The complainant requested a stay of the judgment in order to appeal it, but the judge declined his request.
My struggles in South India took another year to resolve. There, too, I had to move to the High Court and hire lawyers in Madurai and Kodaikanal. The complainant made a preliminary appearance in Kodaikanal but never showed up thereafter, which made me wonder what the whole point was. Charges brought against me in the two trials were similar: both employed selective presentation of half facts to portray the author as a villain.
Mr. Prime Minister, I hope you will understand the point of my argument: that writers are not criminals. We work within the law and use society as a canvas on which to paint our stories and illustrate our messages. Often, we make huge sacrifices. We place our family lives and financial security at stake just so that we can capture some important and less visible aspects of our culture and deliver insights that—however momentary—make a difference to our readers. Those who accuse us often have their own insecurities, their own agendas. In the Doniger case, for instance, the accuser essentially stated, We are not against modernization but against Westernization, which is an effort to enslave our country.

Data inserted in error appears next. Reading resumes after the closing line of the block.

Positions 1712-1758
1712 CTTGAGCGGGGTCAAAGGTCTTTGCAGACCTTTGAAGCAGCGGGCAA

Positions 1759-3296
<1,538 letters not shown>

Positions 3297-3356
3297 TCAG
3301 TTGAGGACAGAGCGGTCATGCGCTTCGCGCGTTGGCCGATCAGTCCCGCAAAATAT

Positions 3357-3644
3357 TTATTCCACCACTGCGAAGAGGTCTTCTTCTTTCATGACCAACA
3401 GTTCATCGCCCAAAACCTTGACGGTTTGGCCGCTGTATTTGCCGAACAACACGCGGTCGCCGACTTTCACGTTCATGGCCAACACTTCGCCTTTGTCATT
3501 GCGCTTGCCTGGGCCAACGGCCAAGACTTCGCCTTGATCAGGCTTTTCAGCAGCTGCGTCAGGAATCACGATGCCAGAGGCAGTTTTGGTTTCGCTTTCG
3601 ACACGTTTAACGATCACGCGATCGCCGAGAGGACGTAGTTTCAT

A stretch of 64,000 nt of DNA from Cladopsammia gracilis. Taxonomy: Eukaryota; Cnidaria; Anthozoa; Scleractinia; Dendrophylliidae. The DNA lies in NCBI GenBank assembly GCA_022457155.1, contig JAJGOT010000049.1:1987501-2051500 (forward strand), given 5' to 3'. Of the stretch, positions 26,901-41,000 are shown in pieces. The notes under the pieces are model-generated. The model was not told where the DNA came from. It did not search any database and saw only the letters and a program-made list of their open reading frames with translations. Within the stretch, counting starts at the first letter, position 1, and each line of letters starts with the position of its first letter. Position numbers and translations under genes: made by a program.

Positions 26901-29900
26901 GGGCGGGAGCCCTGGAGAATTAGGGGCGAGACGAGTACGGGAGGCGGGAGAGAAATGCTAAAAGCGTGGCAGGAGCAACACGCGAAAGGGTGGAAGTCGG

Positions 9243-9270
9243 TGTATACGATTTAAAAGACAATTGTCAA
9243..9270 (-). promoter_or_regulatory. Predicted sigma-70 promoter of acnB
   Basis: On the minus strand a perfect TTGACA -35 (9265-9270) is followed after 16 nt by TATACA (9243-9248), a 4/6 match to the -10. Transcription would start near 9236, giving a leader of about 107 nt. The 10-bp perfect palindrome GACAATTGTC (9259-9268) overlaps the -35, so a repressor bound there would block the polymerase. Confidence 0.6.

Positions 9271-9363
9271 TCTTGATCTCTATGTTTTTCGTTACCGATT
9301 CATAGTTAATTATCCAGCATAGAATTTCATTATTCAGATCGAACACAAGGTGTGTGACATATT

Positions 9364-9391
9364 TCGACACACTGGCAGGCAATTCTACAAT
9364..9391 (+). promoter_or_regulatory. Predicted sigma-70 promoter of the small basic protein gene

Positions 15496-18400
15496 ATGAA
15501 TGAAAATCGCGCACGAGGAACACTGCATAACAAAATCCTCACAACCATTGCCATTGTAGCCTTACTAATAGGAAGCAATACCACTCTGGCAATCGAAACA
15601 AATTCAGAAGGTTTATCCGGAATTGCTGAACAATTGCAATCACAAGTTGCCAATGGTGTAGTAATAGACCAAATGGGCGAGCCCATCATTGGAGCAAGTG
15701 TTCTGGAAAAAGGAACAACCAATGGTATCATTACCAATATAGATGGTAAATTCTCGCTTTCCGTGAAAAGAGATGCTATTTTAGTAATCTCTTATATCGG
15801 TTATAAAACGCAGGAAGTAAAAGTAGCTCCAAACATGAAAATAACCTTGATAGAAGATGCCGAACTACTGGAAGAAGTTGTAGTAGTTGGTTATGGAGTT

Is this not precisely what the Supreme Court judgment cautions us against when referring to “those who scent danger in every hostile point of view”?
To rest my case, I will say only this, sir: if truth be a religion, as it should be in the land of Gandhi, then freedom of speech and expression is no less sacred a right than the right to choose and practice your own religion. It was this essential freedom that led Swami Vivekananda across the ocean, to introduce Hinduism to the world, and that awoke the world to the strengths and miracles of Hinduism.
I hope that under your leadership the arts will survive and flourish as they are meant to: with pride, with dignity, and with an all-encompassing sense of tolerance that shows the true strengths and generosity of our culture.
Murzban F. Shroff
Murzban F. Shroff has published fiction in more than 50 journals in the United States and the United Kingdom, and his debut story collection, Breathless in Bombay, was shortlisted for the 2009 Commonwealth Writers’ Prize.